Tyres aren’t the only parts that matter. Batteries, spark plugs, and even windscreen wipers are all essential and overlooked components. Bad windscreen wipers result in obscured visibility, putting your own and others’ lives at risk. Combine this with unchecked tyres that might struggle on the road and you have a very dangerous situation.

The point is that there are many components that go into a good car – they are all there for a reason. Bad quality or erosion to any degree could lead to an unfortunate situation – whether that means the vehicle is stolen or damaged, or you yourself hurt. Others may seem merely aesthetic but they matter too.



Woman on phone in car

What you need to know if you’re driving a car older than 10 years

The average age of cars on South African roads is estimated at 13 to 15 years, which is significantly higher than the European figure of between eight and nine years. This means that the overwhelming majority of SA’s 11,3-million registered vehicles have no driver assistance systems such as anti-lock brakes or stability control.

Although ABS and electronic stability control are increasingly fitted as standard to the new vehicles, the reality is that most of the cars on our roads still make do with a far lower safety threshold. This leads to much longer braking distances, particularly in the wet, as well as reduced grip when steering and taking evasive action. Accordingly, it is even more important for owners of these older vehicles to fit the best tyres possible.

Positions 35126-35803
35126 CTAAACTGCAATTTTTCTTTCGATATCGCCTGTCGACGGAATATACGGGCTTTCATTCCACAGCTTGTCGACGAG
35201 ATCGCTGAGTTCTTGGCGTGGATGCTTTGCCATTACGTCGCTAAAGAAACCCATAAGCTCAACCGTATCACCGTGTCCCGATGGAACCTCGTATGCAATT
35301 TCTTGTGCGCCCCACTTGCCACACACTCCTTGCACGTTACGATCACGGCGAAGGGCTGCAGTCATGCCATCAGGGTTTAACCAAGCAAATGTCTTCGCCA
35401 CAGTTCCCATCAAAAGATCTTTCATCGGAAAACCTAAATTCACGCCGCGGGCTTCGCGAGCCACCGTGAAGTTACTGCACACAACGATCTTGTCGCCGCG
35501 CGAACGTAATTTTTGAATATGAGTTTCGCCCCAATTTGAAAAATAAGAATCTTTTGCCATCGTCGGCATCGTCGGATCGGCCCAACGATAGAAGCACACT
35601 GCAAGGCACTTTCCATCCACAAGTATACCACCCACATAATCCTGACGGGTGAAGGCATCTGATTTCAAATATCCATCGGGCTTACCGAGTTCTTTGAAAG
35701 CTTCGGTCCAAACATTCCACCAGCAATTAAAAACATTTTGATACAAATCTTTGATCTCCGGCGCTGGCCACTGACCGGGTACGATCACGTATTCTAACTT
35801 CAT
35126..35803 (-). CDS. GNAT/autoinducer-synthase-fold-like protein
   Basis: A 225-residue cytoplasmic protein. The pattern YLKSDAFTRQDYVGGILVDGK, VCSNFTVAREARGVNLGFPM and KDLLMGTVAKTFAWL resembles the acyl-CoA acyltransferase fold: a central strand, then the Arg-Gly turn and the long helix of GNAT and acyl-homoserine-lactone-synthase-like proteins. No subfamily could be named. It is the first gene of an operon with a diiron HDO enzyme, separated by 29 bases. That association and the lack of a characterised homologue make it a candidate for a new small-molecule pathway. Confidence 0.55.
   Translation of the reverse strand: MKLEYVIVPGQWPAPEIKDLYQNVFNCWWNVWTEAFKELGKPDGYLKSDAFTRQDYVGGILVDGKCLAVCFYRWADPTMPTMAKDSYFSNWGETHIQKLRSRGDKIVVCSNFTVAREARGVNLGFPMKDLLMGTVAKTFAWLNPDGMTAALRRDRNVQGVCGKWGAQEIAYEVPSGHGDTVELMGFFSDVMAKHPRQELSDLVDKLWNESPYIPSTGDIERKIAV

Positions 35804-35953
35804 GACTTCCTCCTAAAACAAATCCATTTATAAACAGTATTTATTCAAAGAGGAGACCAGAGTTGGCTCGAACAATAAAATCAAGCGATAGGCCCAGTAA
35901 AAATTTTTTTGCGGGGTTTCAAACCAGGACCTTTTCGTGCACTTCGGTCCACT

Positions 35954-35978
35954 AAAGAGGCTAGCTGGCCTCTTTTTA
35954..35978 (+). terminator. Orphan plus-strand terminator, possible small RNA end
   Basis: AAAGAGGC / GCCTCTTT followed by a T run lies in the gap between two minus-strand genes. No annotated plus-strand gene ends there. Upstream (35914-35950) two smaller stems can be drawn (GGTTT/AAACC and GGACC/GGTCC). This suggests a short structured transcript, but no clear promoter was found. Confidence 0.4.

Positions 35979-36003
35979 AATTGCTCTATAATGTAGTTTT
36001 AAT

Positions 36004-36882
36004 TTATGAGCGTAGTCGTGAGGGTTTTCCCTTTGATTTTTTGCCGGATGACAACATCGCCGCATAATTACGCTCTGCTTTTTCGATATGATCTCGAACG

“For cars without driver assistance systems, premium tyres are a must,” says Prof Burkhard Wies, Head of Tyre Line Development at Continental. “They deliver high levels of grip when accelerating and braking, as well as precise lateral guidance when cornering. “In hazardous situations, premium tyres offer higher levels of safety, and this is crucial as the sole link between the car and the road is the tyres. This makes them the most important safety system on any vehicle.”

Drivers who opt for cheap tyres because of the low residual value of their cars, or consider premium tyres too expensive, are placing themselves and other road users at risk. “Cheap tyres regularly fail these tests due to their much lower levels of grip and unsafe handling characteristics, especially in the wet,” states Niel Langner, Marketing Manager for Continental Tyre South Africa.